The Komodo National Park must rank as one of the most beautiful destinations in Indonesia, and perhaps all of SE Asia. Above the surface of the sea, the park’s spectacular hills, jagged cliffs and incredible colours are like nowhere else on earth. And of course, there is the Komodo Dragon…
But it is the marine life that keeps me coming back to Komodo. Sandwiched between Sumbawa and Flores, the many small islands of the park lie scattered in the path of huge currents that flow north from the Indian Ocean. These currents are cold and rich in nutrients, supporting an incredibly diverse ecosystem that changes as visitors travel from north to south.
The north of the park is known for its clear, warm water, vivid reefs and fish life. At sites like Gili Lawa Laut and Castle Rock, the corals are hidden by huge schools of colourful anthias that dart back down into shelter whenever giant trevallies, snapper or dogtooth tuna come charging through as they hunt. Sharks, barracudas and even pods of dolphins are all commonly seen around these isolated reefs. Closer to the main island, the underwater landscape is typified by reefs covered in hard corals and bright red and orange soft corals. Ripping currents are common and many of the dives are drifts through narrow channels filled with surgeonfish, bannerfish and trevallies.
In the southeast corner of the park, the island of Rinca has a number of spectacular dive sites. The cold, rich upwellings mean the visibility can be poor, but these same upwellings provide perfect conditions for a wealth of filter-feeding invertebrates. At sites like 'Cannibal Rock' in Horseshoe Bay, the reef is carpeted in crinoids, sponges, seasquirts and both hard and soft corals, and plenty of unusual macro- subjects can easily be found here.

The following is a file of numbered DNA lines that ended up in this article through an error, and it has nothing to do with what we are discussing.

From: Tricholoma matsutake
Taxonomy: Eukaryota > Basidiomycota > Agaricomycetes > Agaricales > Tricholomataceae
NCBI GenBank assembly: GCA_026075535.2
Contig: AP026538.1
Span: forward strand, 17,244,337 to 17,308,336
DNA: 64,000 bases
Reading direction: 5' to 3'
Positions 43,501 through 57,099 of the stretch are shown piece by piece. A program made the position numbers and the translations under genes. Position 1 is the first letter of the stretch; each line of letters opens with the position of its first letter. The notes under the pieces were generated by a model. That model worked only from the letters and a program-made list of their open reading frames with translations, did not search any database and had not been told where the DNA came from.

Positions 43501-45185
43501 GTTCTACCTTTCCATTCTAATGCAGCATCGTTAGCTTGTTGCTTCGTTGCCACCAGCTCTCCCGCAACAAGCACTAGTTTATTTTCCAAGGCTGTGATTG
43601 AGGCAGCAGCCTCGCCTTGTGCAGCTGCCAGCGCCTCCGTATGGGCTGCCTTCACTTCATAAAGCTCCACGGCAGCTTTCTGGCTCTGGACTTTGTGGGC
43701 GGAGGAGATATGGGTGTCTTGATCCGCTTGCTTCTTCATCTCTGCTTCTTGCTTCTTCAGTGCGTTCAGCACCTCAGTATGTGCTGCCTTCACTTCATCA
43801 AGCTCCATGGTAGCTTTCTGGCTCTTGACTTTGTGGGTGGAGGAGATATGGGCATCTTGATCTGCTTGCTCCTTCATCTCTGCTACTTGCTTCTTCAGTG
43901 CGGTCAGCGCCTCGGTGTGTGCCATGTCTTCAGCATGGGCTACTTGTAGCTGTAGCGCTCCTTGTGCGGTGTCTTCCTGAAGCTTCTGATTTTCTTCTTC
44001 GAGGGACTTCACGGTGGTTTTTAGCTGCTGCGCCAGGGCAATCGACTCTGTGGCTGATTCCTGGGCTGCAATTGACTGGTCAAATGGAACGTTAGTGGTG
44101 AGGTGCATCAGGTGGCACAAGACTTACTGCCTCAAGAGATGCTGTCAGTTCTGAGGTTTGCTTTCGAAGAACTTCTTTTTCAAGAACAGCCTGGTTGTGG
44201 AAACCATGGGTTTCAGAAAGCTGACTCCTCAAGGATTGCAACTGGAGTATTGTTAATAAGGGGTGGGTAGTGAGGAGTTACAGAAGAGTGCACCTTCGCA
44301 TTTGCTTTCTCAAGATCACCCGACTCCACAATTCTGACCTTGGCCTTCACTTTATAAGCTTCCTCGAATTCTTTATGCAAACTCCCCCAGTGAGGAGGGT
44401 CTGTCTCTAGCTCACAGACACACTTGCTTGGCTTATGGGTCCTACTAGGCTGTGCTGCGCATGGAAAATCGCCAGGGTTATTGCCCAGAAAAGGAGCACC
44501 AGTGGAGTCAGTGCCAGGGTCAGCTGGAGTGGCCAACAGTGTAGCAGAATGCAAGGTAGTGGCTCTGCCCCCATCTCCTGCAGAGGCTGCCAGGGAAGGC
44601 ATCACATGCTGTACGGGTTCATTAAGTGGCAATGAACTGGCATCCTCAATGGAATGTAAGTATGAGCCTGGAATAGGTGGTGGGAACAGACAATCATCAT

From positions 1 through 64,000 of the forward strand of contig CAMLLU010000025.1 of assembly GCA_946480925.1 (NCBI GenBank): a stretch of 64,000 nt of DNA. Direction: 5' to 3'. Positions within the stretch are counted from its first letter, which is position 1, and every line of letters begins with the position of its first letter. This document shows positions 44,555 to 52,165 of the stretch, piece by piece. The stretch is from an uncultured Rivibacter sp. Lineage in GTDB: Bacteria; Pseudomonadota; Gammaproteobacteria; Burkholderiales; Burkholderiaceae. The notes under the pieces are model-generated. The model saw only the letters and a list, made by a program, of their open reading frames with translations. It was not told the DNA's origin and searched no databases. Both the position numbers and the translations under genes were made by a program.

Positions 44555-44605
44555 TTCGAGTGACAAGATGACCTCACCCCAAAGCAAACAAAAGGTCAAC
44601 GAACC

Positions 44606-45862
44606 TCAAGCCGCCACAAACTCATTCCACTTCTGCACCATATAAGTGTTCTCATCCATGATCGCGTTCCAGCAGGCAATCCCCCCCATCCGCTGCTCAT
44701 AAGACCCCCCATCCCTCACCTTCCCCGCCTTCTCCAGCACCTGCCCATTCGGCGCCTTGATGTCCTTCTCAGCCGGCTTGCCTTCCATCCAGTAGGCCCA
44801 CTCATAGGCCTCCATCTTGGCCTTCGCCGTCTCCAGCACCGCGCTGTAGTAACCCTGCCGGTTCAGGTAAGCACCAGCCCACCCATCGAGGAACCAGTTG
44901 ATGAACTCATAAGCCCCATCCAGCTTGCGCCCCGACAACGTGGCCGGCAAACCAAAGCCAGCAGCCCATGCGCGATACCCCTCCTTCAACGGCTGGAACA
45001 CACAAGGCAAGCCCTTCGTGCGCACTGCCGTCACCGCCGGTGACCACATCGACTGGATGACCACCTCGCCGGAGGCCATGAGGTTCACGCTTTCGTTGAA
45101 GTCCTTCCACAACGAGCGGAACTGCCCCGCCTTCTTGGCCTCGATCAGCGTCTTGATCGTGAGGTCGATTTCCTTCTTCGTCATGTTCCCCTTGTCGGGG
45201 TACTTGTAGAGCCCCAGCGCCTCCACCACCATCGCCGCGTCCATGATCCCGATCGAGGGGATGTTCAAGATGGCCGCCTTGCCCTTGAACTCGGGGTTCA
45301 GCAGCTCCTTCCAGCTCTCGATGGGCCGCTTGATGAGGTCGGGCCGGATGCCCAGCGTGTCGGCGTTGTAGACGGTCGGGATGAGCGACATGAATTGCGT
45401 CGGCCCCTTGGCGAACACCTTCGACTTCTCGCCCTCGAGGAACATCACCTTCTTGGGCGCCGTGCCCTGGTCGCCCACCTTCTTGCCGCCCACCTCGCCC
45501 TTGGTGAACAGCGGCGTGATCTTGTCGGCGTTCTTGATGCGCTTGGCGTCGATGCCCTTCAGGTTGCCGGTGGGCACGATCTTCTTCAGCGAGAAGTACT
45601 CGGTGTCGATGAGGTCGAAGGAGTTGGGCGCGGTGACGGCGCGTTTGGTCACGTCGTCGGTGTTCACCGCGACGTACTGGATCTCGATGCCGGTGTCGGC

Over in the southwest, the liveaboard boats come in search of much larger animals. At ‘Manta Alley’ currents are pushed between Komodo and a small, rocky outcrop. The plankton that blooms when the cold upwellings hit the sunlit shallows is funneled and concentrated through this channel – perfect feeding conditions for huge manta rays. When the currents are running, large groups of these incredible animals can be observed as they feed, barrel-rolling and spinning only meters away from divers.
Komodo is not without its problems. Illegal and destructive fishing have taken their toll on the reefs and fish life and the sheer volume of tourists visiting some of the more popular sites has also had a detrimental effect in the past. However, the Komodo National Park still remains one of Indonesia’s most spectacular destinations. There are few places where divers can actually get a sense of Indonesia’s geographical position, perched on the edge of the deep Indian Ocean, and how powerful and extraordinarily rich these oceanic waters can be.